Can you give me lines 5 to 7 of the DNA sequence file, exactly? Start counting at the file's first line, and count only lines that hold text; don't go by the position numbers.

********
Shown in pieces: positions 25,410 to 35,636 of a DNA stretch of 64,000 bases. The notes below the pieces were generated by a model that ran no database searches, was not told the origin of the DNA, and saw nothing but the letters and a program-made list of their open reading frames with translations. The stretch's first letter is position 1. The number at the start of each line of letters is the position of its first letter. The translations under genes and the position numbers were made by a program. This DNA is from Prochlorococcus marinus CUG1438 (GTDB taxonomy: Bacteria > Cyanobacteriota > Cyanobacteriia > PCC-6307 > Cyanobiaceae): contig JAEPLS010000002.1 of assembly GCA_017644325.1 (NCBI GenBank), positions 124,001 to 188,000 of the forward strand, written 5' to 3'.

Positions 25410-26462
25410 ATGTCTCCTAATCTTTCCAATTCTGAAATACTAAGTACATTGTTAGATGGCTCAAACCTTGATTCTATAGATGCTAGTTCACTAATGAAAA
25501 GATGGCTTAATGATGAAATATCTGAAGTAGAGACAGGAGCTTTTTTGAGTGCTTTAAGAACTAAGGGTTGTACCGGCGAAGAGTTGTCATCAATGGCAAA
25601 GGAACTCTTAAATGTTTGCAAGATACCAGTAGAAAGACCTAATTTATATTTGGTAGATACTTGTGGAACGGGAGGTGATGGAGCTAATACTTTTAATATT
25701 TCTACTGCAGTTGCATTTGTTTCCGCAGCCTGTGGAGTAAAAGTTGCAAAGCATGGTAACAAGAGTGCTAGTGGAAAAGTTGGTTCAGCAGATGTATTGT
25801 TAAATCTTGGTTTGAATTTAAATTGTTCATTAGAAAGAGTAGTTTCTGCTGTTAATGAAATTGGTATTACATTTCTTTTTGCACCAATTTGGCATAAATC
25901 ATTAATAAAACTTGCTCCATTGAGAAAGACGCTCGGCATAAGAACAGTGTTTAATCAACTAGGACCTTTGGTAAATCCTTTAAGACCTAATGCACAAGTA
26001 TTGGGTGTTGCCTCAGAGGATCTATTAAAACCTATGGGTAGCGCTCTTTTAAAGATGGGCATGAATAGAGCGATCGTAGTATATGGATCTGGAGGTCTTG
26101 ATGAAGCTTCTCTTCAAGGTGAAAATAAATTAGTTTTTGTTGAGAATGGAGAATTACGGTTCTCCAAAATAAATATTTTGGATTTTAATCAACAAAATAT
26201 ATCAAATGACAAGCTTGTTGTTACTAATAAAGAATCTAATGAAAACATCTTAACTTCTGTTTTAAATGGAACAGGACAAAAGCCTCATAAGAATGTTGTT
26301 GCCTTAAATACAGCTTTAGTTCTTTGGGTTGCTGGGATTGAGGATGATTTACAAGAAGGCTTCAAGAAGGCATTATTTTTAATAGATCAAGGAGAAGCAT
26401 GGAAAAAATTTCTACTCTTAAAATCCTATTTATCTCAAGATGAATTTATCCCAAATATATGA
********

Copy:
25601 GGAACTCTTAAATGTTTGCAAGATACCAGTAGAAAGACCTAATTTATATTTGGTAGATACTTGTGGAACGGGAGGTGATGGAGCTAATACTTTTAATATT
25701 TCTACTGCAGTTGCATTTGTTTCCGCAGCCTGTGGAGTAAAAGTTGCAAAGCATGGTAACAAGAGTGCTAGTGGAAAAGTTGGTTCAGCAGATGTATTGT
25801 TAAATCTTGGTTTGAATTTAAATTGTTCATTAGAAAGAGTAGTTTCTGCTGTTAATGAAATTGGTATTACATTTCTTTTTGCACCAATTTGGCATAAATC